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As the world economy becomes increasingly integrated, companies can shift production to wherever wages are lowest and unions weakest. How can workers defend their rights in an era of mobile capital? With national governments forced to compete for foreign investment by rolling back legal protections for workers, fair trade advocates are enlisting consumers to put market pressure on companies to treat their workers fairly. In Beyond the Boycott, sociologist Gay Seidman asks whether this non-governmental approach can reverse the “race to the bottom” in global labor standards. Beyond the Boycott examines three campaigns in which activists successfully used the threat of a consumer boycott to pressure companies to accept voluntary codes of conduct and independent monitoring of work sites. The voluntary Sullivan Code required American corporations operating in apartheid-era South Africa to improve treatment of their workers; in India, the Rugmark inspection team provides ‘social labels’ for handknotted carpets made without child labor; and in Guatemala, COVERCO monitors conditions in factories producing clothing under contract for major American brands. Seidman compares these cases to explore the ingredients of successful campaigns, as well as the inherent limitations facing voluntary monitoring schemes. Despite activists’ emphasis on educating individual consumers to support ethical companies, Seidman finds that, in practice, they have been most successful when they mobilized institutions—such as universities, churches, and shareholder organizations. Moreover, although activists tend to dismiss states’ capabilities, all three cases involved governmental threats of trade sanctions against companies and countries with poor labor records. Finally, Seidman points to an intractable difficulty of independent workplace monitoring: since consumers rarely distinguish between monitoring schemes and labels, companies can hand pick monitoring organizations, selecting those with the lowest standards for working conditions and the least aggressive inspections. Transnational consumer movements can increase the bargaining power of the global workforce, Seidman argues, but they cannot replace national governments or local campaigns to expand the meaning of citizenship. As trade and capital move across borders in growing volume and with greater speed, civil society and human rights movements are also becoming more global. Highly original and thought-provoking, Beyond the Boycott vividly depicts the contemporary movement to humanize globalization—its present and its possible future. A Volume in the American Sociological Association’s Rose Series in Sociology

The Throes Of Democracy

Author: Doctor Bryan McCann
Publisher: Zed Books Ltd.
ISBN: 1848137915
File Size: 35,79 MB
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In the 1980s, Brazil emerged from two decades of military dictatorship and embarked on an experiment in full democracy for the first time in the nation's history Since then, Brazilians have sought to live up to the ideals of this experiment while negotiating dramatic economic and cultural transformations. In The Throes of Democracy Bryan McCann gives a panoramic view of this process, exploring the relationships between the rise of the political left, the escalation of urban violence, the agribusiness boom and the spread of pentecostal evangelization. Brazil remains a land marked by deep inequality, but in the last two decades the structure of that inequality has changed substantially. This is a country which remains an endlessly vital source of popular culture, now bubbling forth from different corners of the map. In explaining these transformations, this book provides a fascinating introduction to one of the 21st century's most significant countries.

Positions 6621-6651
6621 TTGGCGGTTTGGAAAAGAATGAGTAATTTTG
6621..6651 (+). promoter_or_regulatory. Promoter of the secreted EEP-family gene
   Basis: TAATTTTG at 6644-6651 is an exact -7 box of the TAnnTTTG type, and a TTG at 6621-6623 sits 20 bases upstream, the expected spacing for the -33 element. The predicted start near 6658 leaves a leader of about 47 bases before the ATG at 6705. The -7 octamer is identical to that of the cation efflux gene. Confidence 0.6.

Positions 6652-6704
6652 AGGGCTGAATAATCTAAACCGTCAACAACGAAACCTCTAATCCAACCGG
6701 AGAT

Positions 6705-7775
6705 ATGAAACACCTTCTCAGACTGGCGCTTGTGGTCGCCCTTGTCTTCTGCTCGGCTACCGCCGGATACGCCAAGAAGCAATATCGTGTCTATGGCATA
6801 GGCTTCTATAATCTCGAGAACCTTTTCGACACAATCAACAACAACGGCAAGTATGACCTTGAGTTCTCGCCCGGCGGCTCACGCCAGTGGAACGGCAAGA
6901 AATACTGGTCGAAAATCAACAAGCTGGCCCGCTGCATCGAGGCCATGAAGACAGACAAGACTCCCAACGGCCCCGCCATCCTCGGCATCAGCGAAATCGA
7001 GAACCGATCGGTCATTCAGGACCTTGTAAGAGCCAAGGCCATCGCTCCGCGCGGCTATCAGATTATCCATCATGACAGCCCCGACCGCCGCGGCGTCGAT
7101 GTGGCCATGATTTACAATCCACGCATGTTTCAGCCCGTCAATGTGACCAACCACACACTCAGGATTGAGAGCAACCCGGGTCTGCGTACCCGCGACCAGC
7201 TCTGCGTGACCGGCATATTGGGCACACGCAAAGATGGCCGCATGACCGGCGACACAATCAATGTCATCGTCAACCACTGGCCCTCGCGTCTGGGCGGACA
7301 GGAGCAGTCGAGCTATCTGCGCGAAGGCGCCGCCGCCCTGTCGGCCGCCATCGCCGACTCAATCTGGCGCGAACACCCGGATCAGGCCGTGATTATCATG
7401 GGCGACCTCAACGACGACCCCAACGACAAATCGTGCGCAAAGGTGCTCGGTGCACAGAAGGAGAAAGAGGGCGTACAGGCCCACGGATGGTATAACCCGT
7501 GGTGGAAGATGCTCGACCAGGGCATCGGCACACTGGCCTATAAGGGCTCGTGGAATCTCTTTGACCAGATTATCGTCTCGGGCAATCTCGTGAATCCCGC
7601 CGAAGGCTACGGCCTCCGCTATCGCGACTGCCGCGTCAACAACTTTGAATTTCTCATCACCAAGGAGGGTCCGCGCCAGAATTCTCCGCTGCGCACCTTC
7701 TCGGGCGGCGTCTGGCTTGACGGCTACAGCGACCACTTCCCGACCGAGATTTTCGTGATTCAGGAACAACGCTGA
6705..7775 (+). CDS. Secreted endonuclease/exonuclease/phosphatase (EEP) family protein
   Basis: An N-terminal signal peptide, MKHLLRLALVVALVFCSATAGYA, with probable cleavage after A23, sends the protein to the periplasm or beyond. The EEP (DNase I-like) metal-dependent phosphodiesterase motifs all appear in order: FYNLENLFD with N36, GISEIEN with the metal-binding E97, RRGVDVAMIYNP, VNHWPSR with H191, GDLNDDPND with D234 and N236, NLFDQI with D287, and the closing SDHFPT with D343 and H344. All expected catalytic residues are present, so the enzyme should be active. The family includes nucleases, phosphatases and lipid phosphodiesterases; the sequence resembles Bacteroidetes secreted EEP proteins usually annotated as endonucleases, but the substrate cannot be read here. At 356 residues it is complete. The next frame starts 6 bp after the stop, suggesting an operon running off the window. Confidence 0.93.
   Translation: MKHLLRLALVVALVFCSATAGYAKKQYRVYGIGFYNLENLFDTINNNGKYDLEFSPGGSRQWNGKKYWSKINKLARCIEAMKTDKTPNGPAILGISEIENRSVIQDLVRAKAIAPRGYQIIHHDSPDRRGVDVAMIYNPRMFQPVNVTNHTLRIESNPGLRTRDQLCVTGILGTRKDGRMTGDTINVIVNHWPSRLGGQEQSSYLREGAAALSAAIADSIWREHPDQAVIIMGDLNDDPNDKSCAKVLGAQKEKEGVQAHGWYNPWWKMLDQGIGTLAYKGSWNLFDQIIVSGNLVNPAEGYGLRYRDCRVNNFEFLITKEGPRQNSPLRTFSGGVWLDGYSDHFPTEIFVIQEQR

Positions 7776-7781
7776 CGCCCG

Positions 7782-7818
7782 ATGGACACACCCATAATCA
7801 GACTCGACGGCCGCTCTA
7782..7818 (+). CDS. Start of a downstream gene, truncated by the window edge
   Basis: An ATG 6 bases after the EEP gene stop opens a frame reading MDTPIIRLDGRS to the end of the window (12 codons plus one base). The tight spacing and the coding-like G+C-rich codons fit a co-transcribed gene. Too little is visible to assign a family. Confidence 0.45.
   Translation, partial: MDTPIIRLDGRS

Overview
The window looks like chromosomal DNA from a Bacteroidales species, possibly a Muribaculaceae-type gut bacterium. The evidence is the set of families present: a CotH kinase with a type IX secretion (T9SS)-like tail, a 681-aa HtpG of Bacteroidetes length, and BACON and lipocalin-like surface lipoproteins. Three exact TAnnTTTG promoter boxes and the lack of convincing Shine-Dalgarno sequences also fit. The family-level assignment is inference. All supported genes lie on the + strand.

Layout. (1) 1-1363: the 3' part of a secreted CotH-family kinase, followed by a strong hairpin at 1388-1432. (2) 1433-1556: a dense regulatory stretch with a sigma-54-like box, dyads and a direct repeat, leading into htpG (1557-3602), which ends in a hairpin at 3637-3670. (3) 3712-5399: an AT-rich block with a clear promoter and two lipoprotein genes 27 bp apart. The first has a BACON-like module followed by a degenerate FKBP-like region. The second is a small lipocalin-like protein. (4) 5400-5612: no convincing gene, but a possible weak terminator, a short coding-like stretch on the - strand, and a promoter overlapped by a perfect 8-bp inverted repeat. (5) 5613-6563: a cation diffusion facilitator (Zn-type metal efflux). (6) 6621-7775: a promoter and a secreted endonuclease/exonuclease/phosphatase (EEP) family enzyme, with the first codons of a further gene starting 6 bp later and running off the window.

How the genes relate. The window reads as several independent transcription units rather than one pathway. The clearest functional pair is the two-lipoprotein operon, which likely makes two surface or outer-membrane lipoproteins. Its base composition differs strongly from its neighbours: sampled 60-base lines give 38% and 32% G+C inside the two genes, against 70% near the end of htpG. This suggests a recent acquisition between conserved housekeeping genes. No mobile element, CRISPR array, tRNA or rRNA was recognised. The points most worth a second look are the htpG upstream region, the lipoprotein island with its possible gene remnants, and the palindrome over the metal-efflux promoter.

Belonging

Author: Maria Montserrat Guibernau i Berdún
Publisher: Polity
ISBN: 0745655068
File Size: 48,66 MB
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It is commonly assumed that we live in an age of unbridled individualism, but in this important new book Montserrat Guibernau argues that the need to belong to a group or community - from peer groups and local communities to ethnic groups and nations - is a pervasive and enduring feature of modern social life. The power of belonging stems from the potential to generate an emotional attachment capable of fostering a shared identity, loyalty and solidarity among members of a given community. It is this strong emotional dimension that enables belonging to act as a trigger for political mobilization and, in extreme cases, to underpin collective violence. Among the topics examined in this book are identity as a political instrument; emotions and political mobilization; the return of authoritarianism and the rise of the new radical right; symbols and the rituals of belonging; loyalty, the nation and nationalism. It includes case studies from Britain, Spain, Catalonia, Germany, the Middle East and the United States. This wide-ranging and cutting-edge book will be of great interest to students and scholars in politics, sociology and the social sciences generally.